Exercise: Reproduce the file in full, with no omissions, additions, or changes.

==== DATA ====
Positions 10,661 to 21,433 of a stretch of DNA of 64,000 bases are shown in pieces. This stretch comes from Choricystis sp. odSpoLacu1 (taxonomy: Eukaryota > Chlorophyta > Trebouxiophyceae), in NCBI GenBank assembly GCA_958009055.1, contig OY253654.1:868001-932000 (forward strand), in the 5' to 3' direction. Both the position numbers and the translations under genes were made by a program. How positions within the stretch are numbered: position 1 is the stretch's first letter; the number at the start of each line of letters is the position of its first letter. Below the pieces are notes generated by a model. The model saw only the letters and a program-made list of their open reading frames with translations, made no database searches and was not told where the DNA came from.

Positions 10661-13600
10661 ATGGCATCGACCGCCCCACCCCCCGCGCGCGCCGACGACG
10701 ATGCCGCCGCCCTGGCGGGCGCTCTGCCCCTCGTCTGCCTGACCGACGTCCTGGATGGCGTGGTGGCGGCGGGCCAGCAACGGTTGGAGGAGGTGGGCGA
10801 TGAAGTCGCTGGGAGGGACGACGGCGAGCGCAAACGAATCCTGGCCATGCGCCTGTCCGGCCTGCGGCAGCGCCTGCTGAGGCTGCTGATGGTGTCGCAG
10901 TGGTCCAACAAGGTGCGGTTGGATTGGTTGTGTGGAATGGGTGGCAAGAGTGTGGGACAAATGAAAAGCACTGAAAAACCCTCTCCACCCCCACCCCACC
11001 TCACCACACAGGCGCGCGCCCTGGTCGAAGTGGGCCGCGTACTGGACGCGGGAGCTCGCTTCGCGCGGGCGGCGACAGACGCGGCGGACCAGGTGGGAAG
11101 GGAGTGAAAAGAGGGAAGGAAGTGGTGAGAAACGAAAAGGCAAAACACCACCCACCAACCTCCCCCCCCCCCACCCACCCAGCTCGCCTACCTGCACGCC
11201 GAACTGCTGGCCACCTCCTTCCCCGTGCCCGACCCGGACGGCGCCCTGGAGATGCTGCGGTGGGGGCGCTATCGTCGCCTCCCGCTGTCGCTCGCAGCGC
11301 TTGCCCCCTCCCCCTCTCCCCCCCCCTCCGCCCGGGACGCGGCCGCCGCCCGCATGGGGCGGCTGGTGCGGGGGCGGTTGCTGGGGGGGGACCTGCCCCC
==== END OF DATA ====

Positions 10,661 to 21,433 of a stretch of DNA of 64,000 bases are shown in pieces. This stretch comes from Choricystis sp. odSpoLacu1 (taxonomy: Eukaryota > Chlorophyta > Trebouxiophyceae), in NCBI GenBank assembly GCA_958009055.1, contig OY253654.1:868001-932000 (forward strand), in the 5' to 3' direction. Both the position numbers and the translations under genes were made by a program. How positions within the stretch are numbered: position 1 is the stretch's first letter; the number at the start of each line of letters is the position of its first letter. Below the pieces are notes generated by a model. The model saw only the letters and a program-made list of their open reading frames with translations, made no database searches and was not told where the DNA came from.

Positions 10661-13600
10661 ATGGCATCGACCGCCCCACCCCCCGCGCGCGCCGACGACG
10701 ATGCCGCCGCCCTGGCGGGCGCTCTGCCCCTCGTCTGCCTGACCGACGTCCTGGATGGCGTGGTGGCGGCGGGCCAGCAACGGTTGGAGGAGGTGGGCGA
10801 TGAAGTCGCTGGGAGGGACGACGGCGAGCGCAAACGAATCCTGGCCATGCGCCTGTCCGGCCTGCGGCAGCGCCTGCTGAGGCTGCTGATGGTGTCGCAG
10901 TGGTCCAACAAGGTGCGGTTGGATTGGTTGTGTGGAATGGGTGGCAAGAGTGTGGGACAAATGAAAAGCACTGAAAAACCCTCTCCACCCCCACCCCACC
11001 TCACCACACAGGCGCGCGCCCTGGTCGAAGTGGGCCGCGTACTGGACGCGGGAGCTCGCTTCGCGCGGGCGGCGACAGACGCGGCGGACCAGGTGGGAAG
11101 GGAGTGAAAAGAGGGAAGGAAGTGGTGAGAAACGAAAAGGCAAAACACCACCCACCAACCTCCCCCCCCCCCACCCACCCAGCTCGCCTACCTGCACGCC
11201 GAACTGCTGGCCACCTCCTTCCCCGTGCCCGACCCGGACGGCGCCCTGGAGATGCTGCGGTGGGGGCGCTATCGTCGCCTCCCGCTGTCGCTCGCAGCGC
11301 TTGCCCCCTCCCCCTCTCCCCCCCCCTCCGCCCGGGACGCGGCCGCCGCCCGCATGGGGCGGCTGGTGCGGGGGCGGTTGCTGGGGGGGGACCTGCCCCC